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Scrum Master Toolbox Podcast

Every week day, Certified Scrum Master, Agile Coach and Business Consultant Vasco Duarte interviews Scrum Masters and Agile Coaches from all over the world to get you actionable advice, new tips and tricks, improve your craft as a Scrum Master with daily doses of inspiring conversations with Scrum Masters from the all over the world. Stay tuned for BONUS episodes when we interview Agile gurus and other thought leaders in the business space to bring you the Agile Business perspective you need to succeed as a Scrum Master. Some of the topics we discuss include: Agile Business, Agile Strategy, Retrospectives, Team motivation, Sprint Planning, Daily Scrum, Sprint Review, Backlog Refinement, Scaling Scrum, Lean Startup, Test Driven Development (TDD), Behavior Driven Development (BDD), Paper Prototyping, QA in Scrum, the role of agile managers, servant leadership, agile coaching, and more!
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Now displaying: February, 2017
Feb 28, 2017

Retrospectives are one of the most challenging aspects for us as Scrum Masters. Retrospectives drive the teams insane because they question their sense of security. They Retrospectives drive Scrum Masters insane because it is a high-pressure, fail-prone meeting. Retrospectives drive stakeholders insane because they can cause communication problems, or escalations that they will then have to tackle. With this kind of pressure we need a technique that helps us surface problems in a safe way, and help the teams understand their own situation without a major break-down. Carolina explains the Constellation exercise and how that can help us with high-stakes Retrospectives.

For more information on the Constellation retrospective technique read Carolina’s article on the Scrum Master Toolbox Podcast blog.

 

About Carolina Gorosito

Carolina is a natural connector and team enabler, great at finding people’s strengths and helping them combine their skills to become hi performers in the organisations and obtain better results every day.

You can connect with her via her personal blog: carolinagorosito.com.

You can link with Carolina Gorosito on LinkedIn and connect with Carolina Gorosito on Twitter.

Feb 27, 2017

Conflict is a native aspect of human relationships. Instead of being scared by it, we can learn to use the natural conflict that is part of our teams, to help the teams find a new level of performance. Carolina helps us understand how conflict can be productive for the teams and for us a Scrum Masters.

 

About Carolina Gorosito

Carolina is a natural connector and team enabler, great at finding people’s strengths and helping them combine their skills to become hi performers in the organisations and obtain better results every day.

You can connect with her via her personal blog: carolinagorosito.com.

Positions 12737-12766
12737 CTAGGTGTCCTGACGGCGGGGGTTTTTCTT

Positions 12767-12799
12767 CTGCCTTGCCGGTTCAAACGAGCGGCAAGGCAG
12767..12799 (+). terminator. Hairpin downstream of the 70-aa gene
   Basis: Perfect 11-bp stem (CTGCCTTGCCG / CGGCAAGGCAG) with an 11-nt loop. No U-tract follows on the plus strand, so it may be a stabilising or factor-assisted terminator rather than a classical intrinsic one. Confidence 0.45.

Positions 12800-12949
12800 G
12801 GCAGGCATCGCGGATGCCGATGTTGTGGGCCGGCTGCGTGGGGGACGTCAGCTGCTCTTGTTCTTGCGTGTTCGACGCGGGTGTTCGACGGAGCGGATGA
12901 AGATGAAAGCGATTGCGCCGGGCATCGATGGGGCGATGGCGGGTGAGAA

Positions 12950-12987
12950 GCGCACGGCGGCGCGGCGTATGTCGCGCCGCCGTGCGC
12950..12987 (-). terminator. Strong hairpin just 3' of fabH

You can link with Carolina Gorosito on LinkedIn and connect with Carolina Gorosito on Twitter.

Feb 24, 2017

As Scrum Masters we are trained to see problems as the “enemy”, the entity to be attacked, and if possible eliminated. But is that the case? Always? In a healthy system we should know what are the problems we are facing. That does not mean that we should solve all of those problems, however. After all it is a system. Solving one single problem may eliminate many other side-effects. Listen in to learn how Islam understands and develops his view of a healthy system.

 

About Islam Ismail

Islam Ismail is a senior agile project manager and Scrum Master at Wirecard Technologies GmbH in Munich, Germany. In his current role in PMO and with teams he focuses on scaling agile and unifying processes across divisions.

He was an electronics engineer for five years and a technical manager for six years before making the switch to software in 2011.

Fueled by his passion for the agile field, Islam moved to Munich, Germany, in 2014 where he enriched his knowledge and experience.

Outside of work, he enjoys reading, traveling, playing soccer with friends and spending time with his wife and two lovely daughters.

You can link with Islam Ismail on LinkedIn and connect with Islam Ismail on Twitter.

Feb 23, 2017

Knowing what we mean by success is hard, but necessary. The next step however is also critical: how to know if we are progressing towards that goal. Islam shares with us the aspects of success he considers as a Scrum Master, and he also shares tools and metrics he uses to assess his own work.

 

About Islam Ismail

Islam Ismail is a senior agile project manager and Scrum Master at Wirecard Technologies GmbH in Munich, Germany. In his current role in PMO and with teams he focuses on scaling agile and unifying processes across divisions.

He was an electronics engineer for five years and a technical manager for six years before making the switch to software in 2011.

Fueled by his passion for the agile field, Islam moved to Munich, Germany, in 2014 where he enriched his knowledge and experience.

Outside of work, he enjoys reading, traveling, playing soccer with friends and spending time with his wife and two lovely daughters.

You can link with Islam Ismail on LinkedIn and connect with Islam Ismail on Twitter.

Feb 22, 2017